Internal Collaboration Can Extend Innovation Value

Monday, 02 December 2013 06:34
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By adopting specific external technologies to technical challenges, companies develop a series of ad hoc solutions. However, if they were to also encourage internal collaboration, they could generate substantial additional value by developing multiple usage applications.

Curious to learn more? Read on, dear friends....

Internal Collaboration Can Extend Innovation Value

Last week, a business colleague shared with me that he is making progress with a large consumer products company (CPG) in his efforts to license to them a particular application of his bacteria signaling technology. It provides a rapid visual cue to signal the presence of select bacterial markers. (For instance, think of a dental floss that can rapidly signal users that they have gingivitis. Or, a bandage that can signal an infected wound.) He then described to me the specific bacteria being targeted for the CPG application.

Being familiar with the CPG involved and having a pretty good idea of its technical wants/needs, this information prompted me to assume that they were considering a particular product category and usage application. As it turns out, they are working on a very different category and usage application. However, unless one business unit was to communicate with the other the details of the technology and this disclosure was sufficiently descriptive to prompt ideation of this (or other) particular alternative usage application(s), the company would not realize additional benefit from it. Therein lies a potential problem: I suspect that it is unlikely that this type of cross-divisional information sharing and transfer is currently occurring in any deliberate or coordinated manner.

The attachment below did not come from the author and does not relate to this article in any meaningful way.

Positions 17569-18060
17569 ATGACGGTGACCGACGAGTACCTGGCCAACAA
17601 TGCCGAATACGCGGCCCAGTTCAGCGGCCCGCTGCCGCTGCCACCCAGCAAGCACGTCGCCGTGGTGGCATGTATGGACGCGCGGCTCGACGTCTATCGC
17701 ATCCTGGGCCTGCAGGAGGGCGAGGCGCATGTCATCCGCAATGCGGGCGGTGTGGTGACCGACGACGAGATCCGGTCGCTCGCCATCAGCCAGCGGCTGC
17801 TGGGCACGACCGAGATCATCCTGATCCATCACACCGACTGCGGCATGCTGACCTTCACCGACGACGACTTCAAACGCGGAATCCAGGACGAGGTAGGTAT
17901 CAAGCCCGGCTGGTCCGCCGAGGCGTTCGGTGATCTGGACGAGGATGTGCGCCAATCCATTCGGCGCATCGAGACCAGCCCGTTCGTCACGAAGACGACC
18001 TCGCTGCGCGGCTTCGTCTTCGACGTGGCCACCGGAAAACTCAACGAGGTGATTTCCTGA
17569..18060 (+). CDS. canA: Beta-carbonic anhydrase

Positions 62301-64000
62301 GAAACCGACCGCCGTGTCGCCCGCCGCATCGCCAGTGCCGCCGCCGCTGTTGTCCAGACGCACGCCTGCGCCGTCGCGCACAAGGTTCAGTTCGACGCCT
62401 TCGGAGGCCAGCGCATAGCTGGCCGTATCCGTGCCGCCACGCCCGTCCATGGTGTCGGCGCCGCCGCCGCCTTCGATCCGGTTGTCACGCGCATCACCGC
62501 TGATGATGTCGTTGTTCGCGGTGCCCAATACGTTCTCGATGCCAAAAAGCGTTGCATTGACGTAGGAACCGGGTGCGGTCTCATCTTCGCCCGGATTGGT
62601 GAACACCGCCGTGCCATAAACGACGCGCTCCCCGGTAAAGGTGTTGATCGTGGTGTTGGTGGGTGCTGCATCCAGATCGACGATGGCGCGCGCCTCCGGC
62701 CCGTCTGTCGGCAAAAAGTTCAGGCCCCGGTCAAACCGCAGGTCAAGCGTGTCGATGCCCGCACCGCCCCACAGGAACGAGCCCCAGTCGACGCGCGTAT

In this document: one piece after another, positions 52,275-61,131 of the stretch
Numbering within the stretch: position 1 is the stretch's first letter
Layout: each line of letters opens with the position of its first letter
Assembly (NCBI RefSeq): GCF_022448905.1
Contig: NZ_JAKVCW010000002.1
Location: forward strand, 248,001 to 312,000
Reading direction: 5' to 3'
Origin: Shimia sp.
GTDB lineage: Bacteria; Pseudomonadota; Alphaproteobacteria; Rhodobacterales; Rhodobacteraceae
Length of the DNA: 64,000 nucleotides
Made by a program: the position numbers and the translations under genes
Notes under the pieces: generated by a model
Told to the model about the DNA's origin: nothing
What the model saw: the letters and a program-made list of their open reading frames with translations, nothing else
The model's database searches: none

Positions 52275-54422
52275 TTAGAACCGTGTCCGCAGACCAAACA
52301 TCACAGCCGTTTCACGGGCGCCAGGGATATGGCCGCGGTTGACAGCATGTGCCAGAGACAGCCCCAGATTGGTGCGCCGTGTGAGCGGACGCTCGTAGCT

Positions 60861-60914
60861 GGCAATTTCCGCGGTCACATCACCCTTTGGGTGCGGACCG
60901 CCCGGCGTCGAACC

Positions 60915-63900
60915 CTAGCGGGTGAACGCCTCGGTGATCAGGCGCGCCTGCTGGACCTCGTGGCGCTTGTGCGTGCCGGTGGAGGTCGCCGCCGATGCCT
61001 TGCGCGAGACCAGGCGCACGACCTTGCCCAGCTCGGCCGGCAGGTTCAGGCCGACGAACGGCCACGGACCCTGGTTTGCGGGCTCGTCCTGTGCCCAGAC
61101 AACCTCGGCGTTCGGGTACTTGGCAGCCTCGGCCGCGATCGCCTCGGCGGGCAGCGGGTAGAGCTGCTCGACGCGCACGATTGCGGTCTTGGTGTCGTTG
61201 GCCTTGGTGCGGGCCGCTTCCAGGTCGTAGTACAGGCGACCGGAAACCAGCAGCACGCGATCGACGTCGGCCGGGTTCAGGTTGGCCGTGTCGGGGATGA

This real-world example invites a fundamental question about corporate knowledge management in this era of external innovation: do companies internally share sufficiently descriptive information about externally sourced technologies so as to enable and encourage employees from different brands and categories to identify multiple, alternative product applications for them, and thereby extend their value? I'm not referring to unsolicited external technologies, many of which are not sufficiently mature to be worthy of much serious thought. Rather, I'm referring to qualified technologies that the company itself has scouted through its own proactive efforts. If they aren't already doing so, they really should so as to capture substantial incremental benefits.

What are your thoughts?

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